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Subject:Baiting Owls
From:Michael Hendrickson <[log in to unmask]>
Reply-To:Michael Hendrickson <[log in to unmask]>
Date:Fri, 4 Nov 2011 10:28:47 -0700

The risk of baiting owls are always weighed 
against the rewards.  There are so many negatives to owl baiting  which include endangering the birds, unfit or diseased food and that it seems obvious to me that it's not worth the risk. 

The use of live mice 
increases the chances for this illusion and it fools everyone who views the photo. Most 
importantly though, it fools the owl. Ethics are traded for aesthetics.

Sure, many will find justification in what they do and many others will 
compliment them for their final result. But, I need to know one thing. 
Why do we want to tame a wild animal such as a Northern Hawk Owl or a Great Great Gray Owl? For any reason other than to take 
away something it has and we want?

There is nothing natural about these methods–only deception. Evolution and the natural process are abated and replaced with urgency.

From what I experience when I go out birding with my camera one needs a lot of patience, persistence and a very good knowledge of the bird in question behavior and habits.  Tossing mice to owls is cutting corners rather being patient and learning its habits.  Its urgency and putting your needs over the owl needs to fool him so you can get that kill fly shot or close up perched shot.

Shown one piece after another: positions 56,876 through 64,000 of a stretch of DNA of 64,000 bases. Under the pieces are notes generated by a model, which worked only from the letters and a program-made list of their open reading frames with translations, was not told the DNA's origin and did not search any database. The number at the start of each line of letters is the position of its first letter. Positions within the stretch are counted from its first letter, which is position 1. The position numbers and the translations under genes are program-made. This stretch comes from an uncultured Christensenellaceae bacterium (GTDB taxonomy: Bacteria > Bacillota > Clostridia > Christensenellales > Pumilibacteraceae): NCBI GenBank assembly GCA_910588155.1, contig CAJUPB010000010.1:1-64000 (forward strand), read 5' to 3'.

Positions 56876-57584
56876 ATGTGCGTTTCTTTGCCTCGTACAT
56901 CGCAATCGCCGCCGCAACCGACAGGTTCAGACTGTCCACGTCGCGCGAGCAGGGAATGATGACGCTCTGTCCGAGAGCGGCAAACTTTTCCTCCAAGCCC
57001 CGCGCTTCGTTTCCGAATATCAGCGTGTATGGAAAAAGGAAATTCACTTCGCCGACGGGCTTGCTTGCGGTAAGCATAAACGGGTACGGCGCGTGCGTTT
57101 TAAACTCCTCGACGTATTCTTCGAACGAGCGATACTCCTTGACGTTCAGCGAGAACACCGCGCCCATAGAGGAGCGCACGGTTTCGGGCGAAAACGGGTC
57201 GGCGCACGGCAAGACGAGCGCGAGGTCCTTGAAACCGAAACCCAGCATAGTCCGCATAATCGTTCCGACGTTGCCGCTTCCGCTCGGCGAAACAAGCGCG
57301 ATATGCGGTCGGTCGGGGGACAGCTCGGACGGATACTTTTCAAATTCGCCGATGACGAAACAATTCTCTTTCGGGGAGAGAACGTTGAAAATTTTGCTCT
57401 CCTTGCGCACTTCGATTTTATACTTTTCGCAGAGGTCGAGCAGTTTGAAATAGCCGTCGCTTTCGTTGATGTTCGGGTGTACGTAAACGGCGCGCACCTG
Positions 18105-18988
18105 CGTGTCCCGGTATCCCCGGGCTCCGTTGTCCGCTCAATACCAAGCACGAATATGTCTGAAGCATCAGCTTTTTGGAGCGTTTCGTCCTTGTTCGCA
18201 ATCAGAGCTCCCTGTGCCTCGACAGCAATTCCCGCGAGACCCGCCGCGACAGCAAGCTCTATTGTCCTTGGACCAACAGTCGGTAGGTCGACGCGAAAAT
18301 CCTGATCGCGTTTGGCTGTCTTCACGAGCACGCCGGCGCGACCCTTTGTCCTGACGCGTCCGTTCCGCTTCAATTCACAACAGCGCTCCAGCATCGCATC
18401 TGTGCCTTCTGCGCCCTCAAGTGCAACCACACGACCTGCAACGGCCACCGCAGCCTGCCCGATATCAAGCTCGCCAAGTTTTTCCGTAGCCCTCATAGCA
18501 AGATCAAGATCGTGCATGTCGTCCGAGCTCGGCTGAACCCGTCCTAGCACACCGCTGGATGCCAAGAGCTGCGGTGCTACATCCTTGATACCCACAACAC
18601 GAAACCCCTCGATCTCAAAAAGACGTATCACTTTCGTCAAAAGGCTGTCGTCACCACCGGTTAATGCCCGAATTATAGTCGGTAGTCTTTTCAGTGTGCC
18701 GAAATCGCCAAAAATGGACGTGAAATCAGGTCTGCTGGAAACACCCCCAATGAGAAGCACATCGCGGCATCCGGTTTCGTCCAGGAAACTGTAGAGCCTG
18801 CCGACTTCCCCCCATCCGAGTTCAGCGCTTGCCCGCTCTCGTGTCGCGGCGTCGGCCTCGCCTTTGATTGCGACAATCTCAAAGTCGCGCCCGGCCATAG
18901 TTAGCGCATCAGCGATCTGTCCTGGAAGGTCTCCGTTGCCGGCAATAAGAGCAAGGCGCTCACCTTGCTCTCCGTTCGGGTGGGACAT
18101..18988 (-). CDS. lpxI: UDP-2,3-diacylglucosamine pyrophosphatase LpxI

I learned this by talking and chatting with Paul Bannick who is the author of "The owl and the Woodpecker" who is also the feature speaker for Sax-Zim Bog Winter Bird Festival Feb 17-19 2012.  Paul spends long hours photographing owls and he never uses bait to get the photo he wants.  Paul tells me he first observes the owl subject from the field and learn its habits and what tree they favor and ect.. the next day he goes out early before sunrise and waits for the owls to appear.  Its all natural and with no risks.  The awards for him are plenty!

Throwing mice to owls is cheating to achieve photos is simply cheating.  I hope the MOU editors refrain from publishing any owl photo that has been labeled as baited and also from photographers who continue to side with baiting as a way to achieve photos.


Mike Hendrickson
Duluth, Minnesota

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